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AD5170 Datasheet

I2C Digital Potentiometer

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AD5170
I2C CONTROLLER PROGRAMMING
Write Bit Patterns
1
SCL
91
91
9
SDA
START BY
MASTER
0 1 0 1 1 AD1 AD0 R/W
A0 SD T 0 OW X X X
D7 D6 D5 D4 D3 D2 D1 D0
ACK BY
AD5170
ACK BY
AD5170
ACK BY
AD5170
FRAME 1
SLAVE ADDRESS BYTE
FRAME 2
INSTRUCTION BYTE
FRAME 3
DATA BYTE
STOP BY
MASTER
Figure 45. Writing Data to the RDAC Register
Read Bit Pattern
1
SCL
91
91
9
SDA
START BY
MASTER
0 1 0 1 1 AD1 AD0 R/W
D7 D6 D5 D4 D3 D2 D1 D0
E1 E0 X X X X X X
ACK BY
AD5170
ACK BY
MASTER
NO ACK
BY MASTER
FRAME 1
SLAVE ADDRESS BYTE
FRAME 2
DATA BYTE
FRAME 3
VALIDATION BYTE
STOP BY
MASTER
Figure 46. Reading Data from the RDAC Register
I2C-COMPATIBLE, 2-WIRE SERIAL BUS
The following section describes how the 2-wire, I2C serial bus
protocol operates (see Figure 45 and Figure 46).
The master initiates a data transfer by establishing a start con-
dition, which is when a high-to-low transition on the SDA line
occurs while SCL is high (see Figure 45). The following byte is
the slave address byte, which consists of the slave address followed
by an R/W bit (this bit determines whether data is read from or
written to the slave device). AD0 and AD1 are configurable address
bits that allow up to four devices on one bus (see Table 9).
The slave address corresponding to the transmitted address bits
responds by pulling the SDA line low during the ninth clock
pulse (this is called the acknowledge bit). At this stage, all other
devices on the bus remain idle while the selected device waits
for data to be written to, or read from, its serial register. If the
R/W bit is high, the master reads from the slave device. If the
R/W bit is low, the master writes to the slave device.
In write mode, the second byte is the instruction byte. The first
MSB of the instruction byte, 2T, is the second trim enable bit.
A logic low selects the first array of the fuses, and a logic high
selects the second array of the fuses. This means that after blowing
the fuses with Trim 1, the user still has another chance to blow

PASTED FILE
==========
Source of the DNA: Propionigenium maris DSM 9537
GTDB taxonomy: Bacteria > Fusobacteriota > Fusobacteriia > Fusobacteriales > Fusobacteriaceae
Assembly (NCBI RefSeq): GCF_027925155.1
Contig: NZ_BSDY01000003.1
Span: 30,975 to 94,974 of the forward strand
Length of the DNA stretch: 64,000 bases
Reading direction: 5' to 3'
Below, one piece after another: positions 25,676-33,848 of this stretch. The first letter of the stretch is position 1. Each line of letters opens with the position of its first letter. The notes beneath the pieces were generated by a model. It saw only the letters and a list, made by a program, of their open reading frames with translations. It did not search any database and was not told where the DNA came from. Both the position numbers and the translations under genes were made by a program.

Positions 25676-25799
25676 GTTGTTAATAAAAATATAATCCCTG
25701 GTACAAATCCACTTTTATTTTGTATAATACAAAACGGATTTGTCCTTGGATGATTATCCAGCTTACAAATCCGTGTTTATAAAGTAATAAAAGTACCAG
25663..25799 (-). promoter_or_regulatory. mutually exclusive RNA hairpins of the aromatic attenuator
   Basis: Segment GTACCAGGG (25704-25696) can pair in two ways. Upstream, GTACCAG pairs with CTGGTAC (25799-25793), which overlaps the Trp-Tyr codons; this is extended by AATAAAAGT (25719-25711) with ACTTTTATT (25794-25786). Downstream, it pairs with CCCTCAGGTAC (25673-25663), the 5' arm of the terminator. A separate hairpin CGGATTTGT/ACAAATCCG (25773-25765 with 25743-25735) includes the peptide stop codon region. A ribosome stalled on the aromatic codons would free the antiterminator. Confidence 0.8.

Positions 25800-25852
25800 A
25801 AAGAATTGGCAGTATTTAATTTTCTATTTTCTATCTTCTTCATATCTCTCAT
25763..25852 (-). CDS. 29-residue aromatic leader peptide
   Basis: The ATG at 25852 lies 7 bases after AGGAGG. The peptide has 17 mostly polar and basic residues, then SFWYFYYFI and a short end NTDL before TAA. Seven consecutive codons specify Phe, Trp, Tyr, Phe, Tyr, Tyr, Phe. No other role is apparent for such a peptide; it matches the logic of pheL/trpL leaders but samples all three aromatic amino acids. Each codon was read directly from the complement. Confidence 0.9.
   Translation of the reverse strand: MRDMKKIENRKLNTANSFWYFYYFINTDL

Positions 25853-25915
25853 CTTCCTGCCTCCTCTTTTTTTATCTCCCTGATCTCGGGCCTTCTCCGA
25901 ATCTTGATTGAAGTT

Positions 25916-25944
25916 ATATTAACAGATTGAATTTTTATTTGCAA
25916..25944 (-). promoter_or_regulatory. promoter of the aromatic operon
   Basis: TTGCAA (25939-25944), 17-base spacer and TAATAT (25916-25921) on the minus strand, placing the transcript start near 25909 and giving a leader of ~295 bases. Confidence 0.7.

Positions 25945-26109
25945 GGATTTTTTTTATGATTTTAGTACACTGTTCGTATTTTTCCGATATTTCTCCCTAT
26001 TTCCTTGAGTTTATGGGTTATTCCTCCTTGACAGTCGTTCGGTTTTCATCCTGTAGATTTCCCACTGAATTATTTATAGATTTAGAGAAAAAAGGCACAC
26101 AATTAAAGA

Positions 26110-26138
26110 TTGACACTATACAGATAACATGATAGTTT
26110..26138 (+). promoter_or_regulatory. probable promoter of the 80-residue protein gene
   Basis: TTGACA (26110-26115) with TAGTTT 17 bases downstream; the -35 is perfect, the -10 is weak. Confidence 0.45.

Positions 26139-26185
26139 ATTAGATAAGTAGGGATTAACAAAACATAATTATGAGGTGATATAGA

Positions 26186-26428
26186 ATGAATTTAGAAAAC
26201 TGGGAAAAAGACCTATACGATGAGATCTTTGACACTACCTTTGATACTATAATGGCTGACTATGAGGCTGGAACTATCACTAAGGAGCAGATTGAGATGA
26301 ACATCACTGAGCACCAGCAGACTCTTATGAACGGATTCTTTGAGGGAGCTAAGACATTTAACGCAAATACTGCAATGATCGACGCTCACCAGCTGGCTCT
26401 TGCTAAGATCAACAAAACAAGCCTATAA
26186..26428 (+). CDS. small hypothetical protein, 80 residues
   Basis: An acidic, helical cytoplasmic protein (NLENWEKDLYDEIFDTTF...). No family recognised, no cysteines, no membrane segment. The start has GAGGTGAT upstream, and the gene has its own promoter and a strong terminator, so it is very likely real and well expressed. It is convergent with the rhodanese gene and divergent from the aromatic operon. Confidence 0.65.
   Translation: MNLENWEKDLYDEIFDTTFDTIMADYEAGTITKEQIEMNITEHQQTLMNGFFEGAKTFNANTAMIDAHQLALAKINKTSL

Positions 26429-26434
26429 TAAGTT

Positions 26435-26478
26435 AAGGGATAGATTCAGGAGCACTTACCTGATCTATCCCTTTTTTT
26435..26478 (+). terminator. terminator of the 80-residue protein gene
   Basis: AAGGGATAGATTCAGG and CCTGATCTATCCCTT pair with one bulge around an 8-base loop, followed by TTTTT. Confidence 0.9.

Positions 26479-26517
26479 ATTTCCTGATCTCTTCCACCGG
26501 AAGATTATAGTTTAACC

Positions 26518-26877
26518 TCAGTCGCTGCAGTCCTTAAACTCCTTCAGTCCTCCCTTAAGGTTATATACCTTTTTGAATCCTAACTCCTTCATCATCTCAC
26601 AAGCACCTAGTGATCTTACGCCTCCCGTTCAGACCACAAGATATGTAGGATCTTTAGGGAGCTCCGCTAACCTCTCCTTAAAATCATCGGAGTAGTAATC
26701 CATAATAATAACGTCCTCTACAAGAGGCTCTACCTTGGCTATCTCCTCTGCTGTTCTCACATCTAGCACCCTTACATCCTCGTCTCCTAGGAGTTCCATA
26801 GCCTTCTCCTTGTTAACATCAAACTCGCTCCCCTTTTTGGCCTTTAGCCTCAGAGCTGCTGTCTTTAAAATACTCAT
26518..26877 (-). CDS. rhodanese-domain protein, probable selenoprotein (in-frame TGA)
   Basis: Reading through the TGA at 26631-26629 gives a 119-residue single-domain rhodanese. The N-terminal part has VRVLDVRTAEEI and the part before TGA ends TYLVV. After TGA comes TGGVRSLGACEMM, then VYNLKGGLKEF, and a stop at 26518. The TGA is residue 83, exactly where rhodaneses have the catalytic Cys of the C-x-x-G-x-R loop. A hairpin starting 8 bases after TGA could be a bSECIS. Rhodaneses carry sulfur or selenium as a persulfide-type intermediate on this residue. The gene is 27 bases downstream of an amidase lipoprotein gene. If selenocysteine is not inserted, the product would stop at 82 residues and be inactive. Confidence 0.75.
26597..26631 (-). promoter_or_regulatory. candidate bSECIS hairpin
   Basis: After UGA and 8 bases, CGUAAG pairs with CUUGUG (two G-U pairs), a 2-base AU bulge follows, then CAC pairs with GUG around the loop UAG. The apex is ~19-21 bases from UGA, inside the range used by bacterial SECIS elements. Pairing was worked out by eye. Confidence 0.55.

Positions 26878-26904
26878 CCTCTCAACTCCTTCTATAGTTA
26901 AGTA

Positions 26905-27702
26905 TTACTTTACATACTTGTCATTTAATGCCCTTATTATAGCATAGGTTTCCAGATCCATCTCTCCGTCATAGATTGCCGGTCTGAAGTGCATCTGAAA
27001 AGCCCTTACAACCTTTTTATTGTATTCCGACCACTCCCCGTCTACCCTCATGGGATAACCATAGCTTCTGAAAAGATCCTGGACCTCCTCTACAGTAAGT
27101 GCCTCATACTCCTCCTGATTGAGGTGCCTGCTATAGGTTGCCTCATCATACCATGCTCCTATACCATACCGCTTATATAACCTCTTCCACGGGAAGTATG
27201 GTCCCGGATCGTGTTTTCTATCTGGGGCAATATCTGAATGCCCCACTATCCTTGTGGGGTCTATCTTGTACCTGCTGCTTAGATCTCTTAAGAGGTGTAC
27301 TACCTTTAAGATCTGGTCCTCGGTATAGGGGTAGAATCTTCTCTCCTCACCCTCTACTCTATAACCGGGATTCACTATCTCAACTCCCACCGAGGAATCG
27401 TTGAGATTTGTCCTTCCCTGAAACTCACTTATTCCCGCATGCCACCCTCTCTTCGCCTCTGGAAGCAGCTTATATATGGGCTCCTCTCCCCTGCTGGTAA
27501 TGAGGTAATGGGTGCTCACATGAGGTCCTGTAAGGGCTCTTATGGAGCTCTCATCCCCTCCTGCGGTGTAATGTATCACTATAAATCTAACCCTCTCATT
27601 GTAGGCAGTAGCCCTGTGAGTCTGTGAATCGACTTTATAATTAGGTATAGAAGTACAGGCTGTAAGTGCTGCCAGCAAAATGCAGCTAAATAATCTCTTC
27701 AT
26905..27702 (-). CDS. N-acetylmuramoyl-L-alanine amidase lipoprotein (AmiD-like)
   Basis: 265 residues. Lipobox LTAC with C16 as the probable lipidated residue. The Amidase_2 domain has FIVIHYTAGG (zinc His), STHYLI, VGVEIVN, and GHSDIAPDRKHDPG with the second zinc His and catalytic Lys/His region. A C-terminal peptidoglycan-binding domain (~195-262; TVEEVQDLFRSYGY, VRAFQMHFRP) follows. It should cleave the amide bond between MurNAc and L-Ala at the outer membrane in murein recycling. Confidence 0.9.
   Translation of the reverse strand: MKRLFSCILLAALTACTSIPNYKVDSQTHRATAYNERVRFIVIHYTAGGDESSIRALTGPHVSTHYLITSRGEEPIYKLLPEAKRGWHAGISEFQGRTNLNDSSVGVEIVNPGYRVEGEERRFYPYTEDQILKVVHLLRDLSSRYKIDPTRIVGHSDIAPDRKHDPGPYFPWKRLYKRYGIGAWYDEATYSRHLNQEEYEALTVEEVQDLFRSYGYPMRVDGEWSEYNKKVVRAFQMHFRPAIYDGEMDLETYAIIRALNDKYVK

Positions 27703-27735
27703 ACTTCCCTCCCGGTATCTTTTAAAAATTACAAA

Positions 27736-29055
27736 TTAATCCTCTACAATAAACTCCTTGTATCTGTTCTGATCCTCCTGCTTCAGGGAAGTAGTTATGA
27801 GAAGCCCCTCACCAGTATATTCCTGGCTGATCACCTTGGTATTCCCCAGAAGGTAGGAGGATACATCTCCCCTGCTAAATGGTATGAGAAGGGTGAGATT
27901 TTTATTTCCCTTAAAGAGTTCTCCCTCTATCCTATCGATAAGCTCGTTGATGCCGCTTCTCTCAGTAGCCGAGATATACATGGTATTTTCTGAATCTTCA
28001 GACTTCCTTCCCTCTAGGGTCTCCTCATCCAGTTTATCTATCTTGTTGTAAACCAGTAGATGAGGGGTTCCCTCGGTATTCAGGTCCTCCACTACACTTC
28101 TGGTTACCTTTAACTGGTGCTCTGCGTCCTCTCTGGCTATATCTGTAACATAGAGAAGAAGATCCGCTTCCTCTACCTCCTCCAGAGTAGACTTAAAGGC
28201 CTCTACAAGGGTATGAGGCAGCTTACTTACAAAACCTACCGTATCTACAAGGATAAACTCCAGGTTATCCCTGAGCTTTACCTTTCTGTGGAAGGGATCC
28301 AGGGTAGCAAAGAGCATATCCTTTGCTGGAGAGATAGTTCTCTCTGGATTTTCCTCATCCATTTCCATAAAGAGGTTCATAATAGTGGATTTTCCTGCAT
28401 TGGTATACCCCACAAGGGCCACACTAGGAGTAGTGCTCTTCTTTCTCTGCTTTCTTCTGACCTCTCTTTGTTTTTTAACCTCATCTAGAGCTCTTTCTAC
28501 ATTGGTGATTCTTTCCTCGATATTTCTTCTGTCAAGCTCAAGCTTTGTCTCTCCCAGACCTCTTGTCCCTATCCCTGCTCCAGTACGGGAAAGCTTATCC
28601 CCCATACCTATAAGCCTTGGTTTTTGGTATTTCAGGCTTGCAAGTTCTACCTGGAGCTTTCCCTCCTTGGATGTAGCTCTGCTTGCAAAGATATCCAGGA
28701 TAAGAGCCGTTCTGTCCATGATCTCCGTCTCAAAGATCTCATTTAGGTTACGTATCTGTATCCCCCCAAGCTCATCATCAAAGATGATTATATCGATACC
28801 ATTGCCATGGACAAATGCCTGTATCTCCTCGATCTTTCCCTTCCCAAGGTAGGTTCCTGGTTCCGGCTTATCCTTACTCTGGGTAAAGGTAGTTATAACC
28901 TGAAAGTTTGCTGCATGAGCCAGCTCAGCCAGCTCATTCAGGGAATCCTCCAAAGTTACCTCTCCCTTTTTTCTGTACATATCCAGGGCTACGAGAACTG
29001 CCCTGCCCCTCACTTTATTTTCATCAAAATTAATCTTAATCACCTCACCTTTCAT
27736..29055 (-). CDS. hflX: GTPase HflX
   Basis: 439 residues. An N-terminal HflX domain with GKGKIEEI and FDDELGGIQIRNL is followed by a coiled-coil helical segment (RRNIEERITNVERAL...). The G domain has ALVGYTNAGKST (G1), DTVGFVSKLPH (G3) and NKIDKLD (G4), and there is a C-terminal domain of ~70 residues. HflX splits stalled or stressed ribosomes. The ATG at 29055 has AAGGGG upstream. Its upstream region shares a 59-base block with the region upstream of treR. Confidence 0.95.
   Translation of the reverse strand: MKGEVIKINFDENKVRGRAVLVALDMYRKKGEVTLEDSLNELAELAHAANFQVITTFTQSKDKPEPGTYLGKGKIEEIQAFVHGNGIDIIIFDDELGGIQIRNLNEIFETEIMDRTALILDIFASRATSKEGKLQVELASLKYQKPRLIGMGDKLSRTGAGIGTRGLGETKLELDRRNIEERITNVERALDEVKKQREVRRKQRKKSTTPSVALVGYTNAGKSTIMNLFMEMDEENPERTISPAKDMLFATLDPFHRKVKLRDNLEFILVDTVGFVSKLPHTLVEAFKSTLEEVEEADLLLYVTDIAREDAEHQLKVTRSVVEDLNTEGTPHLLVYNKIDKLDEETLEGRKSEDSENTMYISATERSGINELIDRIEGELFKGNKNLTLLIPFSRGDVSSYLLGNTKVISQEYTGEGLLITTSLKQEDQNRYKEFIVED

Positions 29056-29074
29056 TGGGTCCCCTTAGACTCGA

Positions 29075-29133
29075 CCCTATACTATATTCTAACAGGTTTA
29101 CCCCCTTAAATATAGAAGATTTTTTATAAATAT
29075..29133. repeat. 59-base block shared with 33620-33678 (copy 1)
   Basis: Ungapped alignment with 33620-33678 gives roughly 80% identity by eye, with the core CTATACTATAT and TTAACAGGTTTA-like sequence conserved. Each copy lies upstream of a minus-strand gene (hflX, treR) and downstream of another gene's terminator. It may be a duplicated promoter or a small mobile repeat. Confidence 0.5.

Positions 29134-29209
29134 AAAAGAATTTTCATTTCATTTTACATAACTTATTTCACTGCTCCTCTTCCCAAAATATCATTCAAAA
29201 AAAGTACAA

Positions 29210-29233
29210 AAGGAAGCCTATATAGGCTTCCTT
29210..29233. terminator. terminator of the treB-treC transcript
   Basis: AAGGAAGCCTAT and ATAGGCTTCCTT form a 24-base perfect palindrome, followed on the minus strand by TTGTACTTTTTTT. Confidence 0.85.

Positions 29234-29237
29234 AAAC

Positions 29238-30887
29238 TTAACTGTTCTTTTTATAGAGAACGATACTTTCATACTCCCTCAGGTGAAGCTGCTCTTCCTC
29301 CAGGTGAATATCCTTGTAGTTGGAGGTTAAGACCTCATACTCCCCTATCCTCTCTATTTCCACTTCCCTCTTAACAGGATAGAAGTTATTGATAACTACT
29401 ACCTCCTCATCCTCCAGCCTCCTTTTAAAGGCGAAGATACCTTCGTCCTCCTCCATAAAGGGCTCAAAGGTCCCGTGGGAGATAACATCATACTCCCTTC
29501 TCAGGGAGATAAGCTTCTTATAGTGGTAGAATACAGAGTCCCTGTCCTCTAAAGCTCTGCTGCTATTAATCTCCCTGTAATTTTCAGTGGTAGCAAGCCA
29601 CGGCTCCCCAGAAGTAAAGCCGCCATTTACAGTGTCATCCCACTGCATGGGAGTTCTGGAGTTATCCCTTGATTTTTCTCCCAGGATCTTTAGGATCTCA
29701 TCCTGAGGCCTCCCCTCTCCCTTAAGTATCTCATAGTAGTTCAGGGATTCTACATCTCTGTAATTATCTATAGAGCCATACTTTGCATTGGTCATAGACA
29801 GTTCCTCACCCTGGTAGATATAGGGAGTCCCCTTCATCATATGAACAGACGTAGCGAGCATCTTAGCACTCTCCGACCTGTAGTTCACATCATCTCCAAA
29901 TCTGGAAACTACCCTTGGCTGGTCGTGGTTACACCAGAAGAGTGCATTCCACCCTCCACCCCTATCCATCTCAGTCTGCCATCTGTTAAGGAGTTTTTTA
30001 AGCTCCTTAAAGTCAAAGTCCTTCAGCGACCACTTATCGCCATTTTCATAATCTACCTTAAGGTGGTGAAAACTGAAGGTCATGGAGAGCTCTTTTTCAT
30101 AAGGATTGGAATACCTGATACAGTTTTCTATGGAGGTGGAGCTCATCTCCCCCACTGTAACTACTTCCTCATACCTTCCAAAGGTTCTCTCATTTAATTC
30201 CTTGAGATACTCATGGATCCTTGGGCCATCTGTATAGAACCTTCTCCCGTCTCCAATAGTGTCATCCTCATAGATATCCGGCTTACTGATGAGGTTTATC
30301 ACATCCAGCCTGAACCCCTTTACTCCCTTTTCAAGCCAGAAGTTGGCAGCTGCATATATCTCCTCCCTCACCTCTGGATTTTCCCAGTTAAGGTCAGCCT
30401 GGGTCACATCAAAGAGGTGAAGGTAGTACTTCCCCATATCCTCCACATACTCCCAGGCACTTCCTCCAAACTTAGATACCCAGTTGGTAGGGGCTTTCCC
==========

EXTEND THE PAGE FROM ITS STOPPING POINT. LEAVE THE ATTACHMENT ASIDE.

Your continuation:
them again with Trim 2. Note that using Trim 2 before Trim 1
effectively disables Trim 1 and, in turn, allows only one-time
programming.
The second MSB, SD, is a shutdown bit. A logic high causes an
open circuit at Terminal A and shorts the wiper to Terminal B.
This operation yields almost 0 Ω in rheostat mode or 0 V in
potentiometer mode. Note that the shutdown operation does
not disturb the contents of the register. When brought out of
shutdown, the previous setting is applied to the RDAC. In
addition, new settings can be programmed during shutdown.
When the part is returned from shutdown, the corresponding
VR setting is applied to the RDAC.
The third MSB, T, is the OTP programming bit. A logic high
blows the polyfuses and programs the resistor setting perma-
nently. For example, if the user wants to blow the first array
of fuses, the instruction byte is 00100XXX. To blow the second
array of fuses, the instruction byte is 10100XXX. A logic low of
the T bit simply allows the device to act as a typical volatile digital
potentiometer.
The fourth MSB must always be Logic 0.
The fifth MSB, OW, is an overwrite bit. When raised to a logic
high, OW allows the RDAC setting to be changed even after the
internal fuses are blown. However, when OW is returned to
Logic 0, the position of the RDAC returns to the setting prior to
the overwrite. Because OW is not static, if the device is powered
off and on, the RDAC presets to midscale or to the setting at
which the fuses were blown, depending on whether the fuses
are permanently set.
The remainder of the bits in the instruction byte are don’t care
bits (see Figure 45).
After acknowledging the instruction byte, the last byte in write
mode is the data byte. Data is transmitted over the serial bus in
sequences of nine clock pulses (eight data bits followed by an
acknowledge bit). The transitions on the SDA line must occur
during the low period of SCL and remain stable during the high
period of SCL (see Figure 2).
In read mode, the data byte follows immediately after the
acknowledgment of the slave address byte. Data is transmitted
over the serial bus in sequences of nine clock pulses (a slight
difference from write mode, with eight data bits followed by an
acknowledge bit). Similarly, transitions on the SDA line must
occur during the low period of SCL and remain stable during
the high period of SCL (see Figure 46).
Following the data byte, the validation byte contains two valida-
tion bits, E0 and E1. These bits signify the status of the one-time
programming (see Figure 46).
Rev. G | Page 21 of 24
Analog Devices
Analog Devices



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